"No R12 500, we will remain here until after Wednesday," said their leader Zolisa Bodlani on Monday.
He said Labour Minister Mildred Oliphant was expected to meet unions, management and worker representatives on Wednesday.
"Mine management said the matter was now on the hands of the minister until a meeting on Wednesday. We will not go to work," Bodlani said. The workers hoped to meet with Oliphant on Tuesday, to raise their concerns. After that meeting, they would decide whether their delegates would attend a meeting on Wednesday between four unions, mine management and the minister.
The four unions are the National Union of Mineworkers (NUM), Solidarity, the Association of Mineworkers and Construction Union (Amcu), and Uasa. Strikers who were gathered at the mine on Monday dispersed peacefully. The police kept watch from a distance.
Recent protests at the mine were believed to be linked to rivalry between the Amcu and the NUM over recognition agreements at the mine, and the demand for higher wages. Thirty-four people died and 78 were wounded when police opened fire on protesters on August 16.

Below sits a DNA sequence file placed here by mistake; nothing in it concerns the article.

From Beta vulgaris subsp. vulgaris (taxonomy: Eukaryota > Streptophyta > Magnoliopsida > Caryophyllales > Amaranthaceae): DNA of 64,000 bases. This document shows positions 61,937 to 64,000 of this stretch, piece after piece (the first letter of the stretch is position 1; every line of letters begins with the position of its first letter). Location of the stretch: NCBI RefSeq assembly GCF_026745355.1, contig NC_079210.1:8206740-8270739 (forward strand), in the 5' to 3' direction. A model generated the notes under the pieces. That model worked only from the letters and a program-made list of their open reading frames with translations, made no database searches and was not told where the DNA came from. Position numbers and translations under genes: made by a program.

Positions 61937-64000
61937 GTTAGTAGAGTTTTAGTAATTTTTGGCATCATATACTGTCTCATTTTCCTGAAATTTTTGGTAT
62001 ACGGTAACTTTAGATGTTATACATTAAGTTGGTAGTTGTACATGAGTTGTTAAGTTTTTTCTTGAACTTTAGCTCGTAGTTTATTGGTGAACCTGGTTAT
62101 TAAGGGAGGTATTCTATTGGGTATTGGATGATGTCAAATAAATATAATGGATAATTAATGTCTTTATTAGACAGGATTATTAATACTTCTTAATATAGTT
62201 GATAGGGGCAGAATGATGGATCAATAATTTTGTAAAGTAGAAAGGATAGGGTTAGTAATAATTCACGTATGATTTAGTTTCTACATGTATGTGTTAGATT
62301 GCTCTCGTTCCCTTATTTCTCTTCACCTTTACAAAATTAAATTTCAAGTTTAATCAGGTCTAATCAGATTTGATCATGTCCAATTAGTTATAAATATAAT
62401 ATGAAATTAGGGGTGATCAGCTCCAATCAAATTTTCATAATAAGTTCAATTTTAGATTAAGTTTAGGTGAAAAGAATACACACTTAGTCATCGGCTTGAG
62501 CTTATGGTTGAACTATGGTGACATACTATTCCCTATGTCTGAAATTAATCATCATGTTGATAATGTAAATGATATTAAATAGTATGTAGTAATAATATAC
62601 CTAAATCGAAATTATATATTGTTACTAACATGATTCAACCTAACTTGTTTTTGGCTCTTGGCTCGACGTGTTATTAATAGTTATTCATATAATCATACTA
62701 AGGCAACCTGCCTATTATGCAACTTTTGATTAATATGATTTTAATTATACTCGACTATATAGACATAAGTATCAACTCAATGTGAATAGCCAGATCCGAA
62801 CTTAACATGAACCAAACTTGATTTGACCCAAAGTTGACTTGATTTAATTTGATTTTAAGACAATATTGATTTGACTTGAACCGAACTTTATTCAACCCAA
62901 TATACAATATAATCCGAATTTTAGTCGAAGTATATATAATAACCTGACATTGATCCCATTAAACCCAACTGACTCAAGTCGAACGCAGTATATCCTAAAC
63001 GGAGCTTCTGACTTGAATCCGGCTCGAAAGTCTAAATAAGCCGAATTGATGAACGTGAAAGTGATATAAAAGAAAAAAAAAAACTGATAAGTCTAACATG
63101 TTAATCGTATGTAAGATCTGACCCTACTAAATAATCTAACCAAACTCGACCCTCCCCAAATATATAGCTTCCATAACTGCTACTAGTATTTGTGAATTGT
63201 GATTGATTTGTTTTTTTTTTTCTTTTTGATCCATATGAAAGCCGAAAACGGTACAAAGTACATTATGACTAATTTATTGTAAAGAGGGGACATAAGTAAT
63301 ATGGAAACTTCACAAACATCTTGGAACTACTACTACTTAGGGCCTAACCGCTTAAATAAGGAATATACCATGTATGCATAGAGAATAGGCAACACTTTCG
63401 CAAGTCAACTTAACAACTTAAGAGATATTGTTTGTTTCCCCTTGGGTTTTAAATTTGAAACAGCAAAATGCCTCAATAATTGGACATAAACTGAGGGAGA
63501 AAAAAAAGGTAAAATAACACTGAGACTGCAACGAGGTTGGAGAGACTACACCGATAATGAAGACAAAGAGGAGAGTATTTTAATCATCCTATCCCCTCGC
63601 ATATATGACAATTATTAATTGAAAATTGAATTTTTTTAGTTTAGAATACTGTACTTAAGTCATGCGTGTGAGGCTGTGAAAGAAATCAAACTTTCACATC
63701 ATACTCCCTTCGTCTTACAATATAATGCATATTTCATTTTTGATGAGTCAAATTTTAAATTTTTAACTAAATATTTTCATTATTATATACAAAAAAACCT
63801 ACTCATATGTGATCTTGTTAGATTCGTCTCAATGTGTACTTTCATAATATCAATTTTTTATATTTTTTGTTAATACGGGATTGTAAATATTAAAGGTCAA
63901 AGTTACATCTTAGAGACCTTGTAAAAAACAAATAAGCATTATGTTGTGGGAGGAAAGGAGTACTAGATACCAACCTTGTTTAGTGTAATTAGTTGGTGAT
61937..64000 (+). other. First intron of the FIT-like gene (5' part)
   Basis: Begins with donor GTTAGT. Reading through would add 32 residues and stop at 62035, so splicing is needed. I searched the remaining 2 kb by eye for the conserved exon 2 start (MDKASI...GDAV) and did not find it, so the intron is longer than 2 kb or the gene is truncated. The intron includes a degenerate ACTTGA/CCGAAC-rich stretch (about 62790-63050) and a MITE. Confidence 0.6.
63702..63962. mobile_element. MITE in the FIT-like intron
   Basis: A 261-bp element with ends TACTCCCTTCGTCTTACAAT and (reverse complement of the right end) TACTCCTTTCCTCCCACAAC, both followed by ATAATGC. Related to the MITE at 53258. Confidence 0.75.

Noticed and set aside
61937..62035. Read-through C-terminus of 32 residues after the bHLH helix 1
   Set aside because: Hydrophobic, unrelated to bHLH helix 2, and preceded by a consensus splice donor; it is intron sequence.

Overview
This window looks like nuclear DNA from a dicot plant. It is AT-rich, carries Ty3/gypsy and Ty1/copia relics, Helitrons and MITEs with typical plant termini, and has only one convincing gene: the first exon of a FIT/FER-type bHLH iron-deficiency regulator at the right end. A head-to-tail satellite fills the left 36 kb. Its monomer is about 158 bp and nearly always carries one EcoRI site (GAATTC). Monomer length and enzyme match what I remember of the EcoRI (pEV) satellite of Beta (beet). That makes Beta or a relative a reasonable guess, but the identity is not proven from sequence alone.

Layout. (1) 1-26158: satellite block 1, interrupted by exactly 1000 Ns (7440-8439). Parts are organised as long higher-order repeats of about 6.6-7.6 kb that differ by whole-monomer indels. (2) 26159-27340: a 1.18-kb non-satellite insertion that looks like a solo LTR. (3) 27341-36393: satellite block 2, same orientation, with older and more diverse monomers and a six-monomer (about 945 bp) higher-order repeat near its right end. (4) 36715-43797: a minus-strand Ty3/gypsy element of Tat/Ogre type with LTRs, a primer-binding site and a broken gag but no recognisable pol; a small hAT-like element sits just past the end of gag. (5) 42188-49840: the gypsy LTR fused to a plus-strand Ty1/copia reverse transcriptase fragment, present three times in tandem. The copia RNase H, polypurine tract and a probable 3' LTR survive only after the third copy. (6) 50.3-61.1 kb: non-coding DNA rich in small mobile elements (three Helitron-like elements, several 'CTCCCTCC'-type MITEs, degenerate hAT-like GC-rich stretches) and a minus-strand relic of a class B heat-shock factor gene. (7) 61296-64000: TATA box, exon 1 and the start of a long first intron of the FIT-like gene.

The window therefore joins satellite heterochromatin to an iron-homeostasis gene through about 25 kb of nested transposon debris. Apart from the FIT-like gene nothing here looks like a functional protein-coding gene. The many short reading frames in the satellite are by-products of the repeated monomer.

Ten people, including two policemen and two security guards, were killed in the preceding week. Police arrested 260 people. They appeared in the Ga-Rankuwa Magistrate's Court on Monday on charges ranging from murder to public violence.
Workers were expecting that their delegates would report to them that the mine had accepted their R12,500 demand. "If the report is favourable, the night shift may report for duty tonight [Monday]," said one of the workers, Kgaugelo Kgaugelo.
According to an employment contract a worker showed journalists, he earned a basic salary of R4 914 and a living out allowance of R1 770. "I stay in the mine hostel. I do not qualify for the living out allowance. It is difficult to live with R4 000," said another worker, Abram Pitso.
He said he wanted to renovate his home, but could do it only when he was paid his leave bonus, amounting to R12 000. "The R12 500 will take us somewhere," he said. – Sapa